In Japan, dementia is expected to impact one in five people by 2025, a significant concern in an aging society.

Addressing this, an innovative “Restaurant of Mistaken Orders” has emerged, where all servers have cognitive impairment.

This unique concept, created by Shiro Oguni, challenges conventional perceptions of dementia.

Here, errors like receiving gyoza instead of a hamburger steak aren't met with annoyance but acceptance. This fosters a relaxed dining ambiance. 

At the end of every order, a dessert with a bashful smile is served.  The essence isn’t about correct or incorrect orders but human interactions with dementia-affected individuals.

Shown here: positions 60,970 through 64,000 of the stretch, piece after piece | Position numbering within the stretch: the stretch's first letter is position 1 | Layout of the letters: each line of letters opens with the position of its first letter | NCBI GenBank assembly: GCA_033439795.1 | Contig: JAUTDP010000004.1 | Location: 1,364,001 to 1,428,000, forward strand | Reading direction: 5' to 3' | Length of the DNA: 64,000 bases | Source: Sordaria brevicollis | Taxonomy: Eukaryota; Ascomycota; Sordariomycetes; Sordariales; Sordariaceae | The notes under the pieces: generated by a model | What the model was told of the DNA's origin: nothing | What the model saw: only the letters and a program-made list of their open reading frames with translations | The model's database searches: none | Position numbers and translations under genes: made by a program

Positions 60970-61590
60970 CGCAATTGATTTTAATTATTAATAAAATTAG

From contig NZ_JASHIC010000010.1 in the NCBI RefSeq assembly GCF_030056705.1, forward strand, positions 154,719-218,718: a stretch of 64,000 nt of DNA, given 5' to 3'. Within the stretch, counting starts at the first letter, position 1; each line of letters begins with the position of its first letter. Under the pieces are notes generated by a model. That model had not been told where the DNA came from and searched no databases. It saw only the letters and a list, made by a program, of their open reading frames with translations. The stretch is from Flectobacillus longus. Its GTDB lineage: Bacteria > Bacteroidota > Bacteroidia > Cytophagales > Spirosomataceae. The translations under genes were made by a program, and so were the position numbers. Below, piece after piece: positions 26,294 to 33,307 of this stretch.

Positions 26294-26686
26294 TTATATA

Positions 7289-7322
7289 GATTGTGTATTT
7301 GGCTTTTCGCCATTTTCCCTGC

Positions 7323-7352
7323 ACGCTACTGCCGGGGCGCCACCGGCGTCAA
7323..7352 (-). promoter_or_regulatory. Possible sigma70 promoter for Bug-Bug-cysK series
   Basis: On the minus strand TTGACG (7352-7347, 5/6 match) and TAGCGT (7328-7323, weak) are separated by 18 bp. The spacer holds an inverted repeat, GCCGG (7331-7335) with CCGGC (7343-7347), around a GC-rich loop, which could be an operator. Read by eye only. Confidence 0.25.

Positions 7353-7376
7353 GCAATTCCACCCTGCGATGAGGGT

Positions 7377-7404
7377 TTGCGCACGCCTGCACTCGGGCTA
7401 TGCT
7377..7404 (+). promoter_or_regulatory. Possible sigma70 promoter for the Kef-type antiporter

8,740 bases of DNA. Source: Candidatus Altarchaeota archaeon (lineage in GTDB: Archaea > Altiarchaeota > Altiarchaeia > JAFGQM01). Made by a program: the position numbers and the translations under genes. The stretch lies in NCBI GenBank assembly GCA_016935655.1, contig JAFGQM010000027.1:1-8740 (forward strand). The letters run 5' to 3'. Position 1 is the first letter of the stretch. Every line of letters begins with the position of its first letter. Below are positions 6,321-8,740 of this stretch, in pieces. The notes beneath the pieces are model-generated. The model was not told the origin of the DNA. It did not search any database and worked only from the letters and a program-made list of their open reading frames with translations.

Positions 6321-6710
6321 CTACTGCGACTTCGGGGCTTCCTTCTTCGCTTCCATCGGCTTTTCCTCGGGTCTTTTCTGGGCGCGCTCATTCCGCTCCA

Initially, Oguni worried about negative criticisms, like trivializing dementia.

However, the joy and confidence seen in these servers change perceptions.

Oguni emphasizes, "Dementia is just a part of them, not their identity. Society must change its outlook."

He envisions a "Warm Japan", promoting compassion and understanding, ensuring everyone feels welcomed and valued.

Want to know how dementia cafes like "The Restaurant of Mistaken Orders" are making waves in dementia care? 


on Social Media!